Most activity occurs in spring, particularly during the mornings, when the Chaco tortoise feeds primarily on plants of the Plantago genus. In summer, the diet comprises grasses, succulents and fruits of perennial shrubs. In northern Patagonia, at the beginning of each spring the Chaco tortoise digs short burrows (50 – 60 cm) in sandy soils, in which it seeks refuge at night and during the mid-day heat. Dens are also constructed, but these are much deeper (usually over 2 m), dug in hard soil and used over several seasons. In the southernmost part of its range, this species has been reported to hibernate for as long as five months in burrows or dens (2).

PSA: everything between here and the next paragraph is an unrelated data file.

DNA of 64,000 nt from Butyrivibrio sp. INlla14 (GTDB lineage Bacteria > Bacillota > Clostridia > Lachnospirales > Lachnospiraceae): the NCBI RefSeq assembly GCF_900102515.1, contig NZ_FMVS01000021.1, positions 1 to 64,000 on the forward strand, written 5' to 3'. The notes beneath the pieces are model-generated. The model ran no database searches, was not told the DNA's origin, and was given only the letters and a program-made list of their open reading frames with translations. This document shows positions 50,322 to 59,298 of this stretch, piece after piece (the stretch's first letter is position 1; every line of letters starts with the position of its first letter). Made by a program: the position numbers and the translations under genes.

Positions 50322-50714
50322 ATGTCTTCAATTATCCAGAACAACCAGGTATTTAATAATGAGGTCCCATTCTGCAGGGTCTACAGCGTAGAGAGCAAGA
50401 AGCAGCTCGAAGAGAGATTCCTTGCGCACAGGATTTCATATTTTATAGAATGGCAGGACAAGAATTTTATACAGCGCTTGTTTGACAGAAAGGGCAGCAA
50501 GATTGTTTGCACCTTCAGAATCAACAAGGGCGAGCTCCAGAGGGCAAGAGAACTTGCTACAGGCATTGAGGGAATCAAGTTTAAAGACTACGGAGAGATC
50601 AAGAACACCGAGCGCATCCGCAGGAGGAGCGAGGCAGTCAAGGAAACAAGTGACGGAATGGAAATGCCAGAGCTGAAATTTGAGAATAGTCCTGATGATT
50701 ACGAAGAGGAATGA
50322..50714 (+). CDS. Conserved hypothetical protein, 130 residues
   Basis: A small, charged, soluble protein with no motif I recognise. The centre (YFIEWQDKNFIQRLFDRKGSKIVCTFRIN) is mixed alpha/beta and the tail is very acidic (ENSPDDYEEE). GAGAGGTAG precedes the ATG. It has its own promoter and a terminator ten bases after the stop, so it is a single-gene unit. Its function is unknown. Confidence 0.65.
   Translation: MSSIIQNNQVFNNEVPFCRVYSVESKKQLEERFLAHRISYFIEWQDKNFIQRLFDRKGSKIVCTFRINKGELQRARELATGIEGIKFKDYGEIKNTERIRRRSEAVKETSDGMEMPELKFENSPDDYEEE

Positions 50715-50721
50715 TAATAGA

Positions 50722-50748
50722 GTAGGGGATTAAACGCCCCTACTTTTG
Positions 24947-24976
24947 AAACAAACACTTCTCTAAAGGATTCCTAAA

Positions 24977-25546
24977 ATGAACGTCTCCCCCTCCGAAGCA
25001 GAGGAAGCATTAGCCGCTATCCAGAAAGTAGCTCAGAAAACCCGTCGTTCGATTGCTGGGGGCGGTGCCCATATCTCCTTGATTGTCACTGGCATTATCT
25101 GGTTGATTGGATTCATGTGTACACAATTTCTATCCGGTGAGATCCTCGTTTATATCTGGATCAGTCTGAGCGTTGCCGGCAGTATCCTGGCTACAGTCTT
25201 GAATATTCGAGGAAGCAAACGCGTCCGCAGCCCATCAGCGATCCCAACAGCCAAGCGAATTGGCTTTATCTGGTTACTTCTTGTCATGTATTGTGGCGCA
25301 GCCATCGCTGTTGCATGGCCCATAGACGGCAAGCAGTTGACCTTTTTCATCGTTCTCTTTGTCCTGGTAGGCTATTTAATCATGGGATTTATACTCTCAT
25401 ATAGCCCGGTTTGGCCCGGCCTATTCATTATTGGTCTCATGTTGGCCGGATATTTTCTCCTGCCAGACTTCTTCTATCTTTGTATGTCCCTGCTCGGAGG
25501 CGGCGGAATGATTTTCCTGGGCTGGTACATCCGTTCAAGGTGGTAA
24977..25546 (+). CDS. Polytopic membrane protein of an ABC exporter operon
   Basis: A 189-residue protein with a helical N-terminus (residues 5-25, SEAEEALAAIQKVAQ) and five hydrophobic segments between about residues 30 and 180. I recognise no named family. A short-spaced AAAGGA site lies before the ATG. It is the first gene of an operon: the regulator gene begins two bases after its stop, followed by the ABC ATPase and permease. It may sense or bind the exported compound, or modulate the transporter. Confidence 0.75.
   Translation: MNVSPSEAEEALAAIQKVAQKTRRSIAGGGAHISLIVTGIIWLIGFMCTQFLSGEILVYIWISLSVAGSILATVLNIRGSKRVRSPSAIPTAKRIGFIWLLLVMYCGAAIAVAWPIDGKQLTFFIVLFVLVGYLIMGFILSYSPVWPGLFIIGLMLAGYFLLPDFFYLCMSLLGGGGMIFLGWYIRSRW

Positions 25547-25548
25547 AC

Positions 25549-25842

Mating occurs during November and December, and nesting from January to March. During the breeding season, males aggressively defend their territories from rivals, biting their enemy on the forelimbs, sometimes inflicting bleeding wounds (2) (5). Up to three clutches of one to seven eggs may be laid each season, which hatch after 12 to 16 months. Sexual maturity is thought to be reached at 12 years (2).